You are very right! Missed that. I'll get it fixed someone this weekend, along with some other copy editing. Thanks!
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You may have heard of certain games about certain birds that shall remain nameless - Bird Fight Simulator 2009 is a delightful and effortlessly humorous game that has earned it's spot among the bird-nuisance pantheon. With one player responsible for a magnificent flock of birds and the other playing a human beleaguered by many kinds of birds, there are sure to be many honks, quacks, and other assorted fowl imitations.
This is such a delightful game about robot girlfriends! It includes the amazing delights of note-passing, fort-building, and complimenting each other's destructive capabilities. The structure of the game encourages both silly, joyful play as well as intimate, personal moments.
I played affection game with the designer a few weeks ago and I still look at the game every day. It was an amazing way to get to know someone new and it has brought new depth to conversations between my partner and me, when we make time to show care for each other in this way. A beautiful game with the most expressive robot art.
This game contains many powerful secrets that will give you pause. It is absolutely playable, despite is potential first impressions, and it does wonderful things to create a powerful circle of trust, intimacy, and exploration.
I generally think more people should charge for their work/labor on games, to improve the overall ability of the scene to support creators. I'm not going to say you can't participate if you don't charge for your game, I just believe strongly in it, hence the strong suggestion for charging for your game.
If you're concerned about accessibility, another option (which you may already be aware of) is to put a price on the game and then offer a way for people to reach out to you if they can't afford it.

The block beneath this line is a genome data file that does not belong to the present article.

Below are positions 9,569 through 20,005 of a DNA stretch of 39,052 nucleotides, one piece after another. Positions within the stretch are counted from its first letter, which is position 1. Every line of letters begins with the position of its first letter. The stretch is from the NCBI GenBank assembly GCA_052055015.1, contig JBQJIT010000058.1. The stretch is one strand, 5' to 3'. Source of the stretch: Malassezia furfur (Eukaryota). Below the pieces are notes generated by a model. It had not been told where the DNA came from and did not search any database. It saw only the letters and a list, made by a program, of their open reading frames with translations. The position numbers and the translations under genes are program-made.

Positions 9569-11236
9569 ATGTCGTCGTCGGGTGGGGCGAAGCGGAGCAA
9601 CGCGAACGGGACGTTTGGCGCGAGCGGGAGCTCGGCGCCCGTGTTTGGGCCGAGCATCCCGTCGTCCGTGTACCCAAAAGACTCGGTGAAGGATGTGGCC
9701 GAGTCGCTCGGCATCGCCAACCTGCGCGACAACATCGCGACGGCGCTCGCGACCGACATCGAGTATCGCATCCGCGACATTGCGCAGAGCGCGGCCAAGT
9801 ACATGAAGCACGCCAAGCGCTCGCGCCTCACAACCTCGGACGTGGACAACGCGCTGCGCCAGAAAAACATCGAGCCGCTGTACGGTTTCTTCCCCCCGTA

This sounds like such an evocative mechanic, is love to see how it plays out. Do you see it being a PvP kind of move, where each player has a success condition that's in convention with the other?
Yep! At one point I suggested on Twitter making five different one move games that optionally Voltron together, so of you have the time and ideas, go for it! Also, I'm happy to be open to late submissions if you run over time.
My experience has led me to needing to chill lot more in public games and just focus on the other players because otherwise the pressure makes my mind start to drift.
I think I find more pressure to perform when I'm running a game? Probably due to still not internalizing that everyone at the table shares responsibility for making the game fun/engaging.
I do think this brings up another interesting discussion of the differences between putting together a collection and running a jam. I feel like the former presents a more comprehensible product in some ways, but the latter means you'll get input from people you probably wouldn't reach out to normally.
The first game I designed was a larp for Golden Cobra 2015 (As We Know It). I did some parlor/one shot larps with a local group before it became unsafe. Since then I've hard a hard time reengaging with playing, though I haven't stopped thinking about design.
I think the ideal-world thing I'd like to see with larps (and gaming in general TBH) is people no longer having community/scene growth as a priority/measure of success. Not sure if there's a way to escape that drive within capitalism, but I'd love to see people thinking about how to share successful structures to be implemented by many communities rather than pushing one community to grow beyond the bounds of plausible safety and support.
I dabbled in a few forums in middle and high school, but the only place I really used was the Essential Anime Forums, where I, a fifteen year old, was made a forum admin in the peak ::glomp:: era.
Sure was a time.
One thing I've been thinking of for over a year now would be some kind of game "covers" jam. Like, take an existing game and redesign it in your style? Still haven't figured out the particulars of explaining exactly what that means, or how to avoid problematic stealing/appropriation of work.
I definitely appreciate that. How would the mechanics of it work? Is there a way to add a game to the jam page after it's ended, or would it be adopted into the group some other way? (I say because the stress of trying to get my wizard game done in time was, as you say, definitely not cozy.)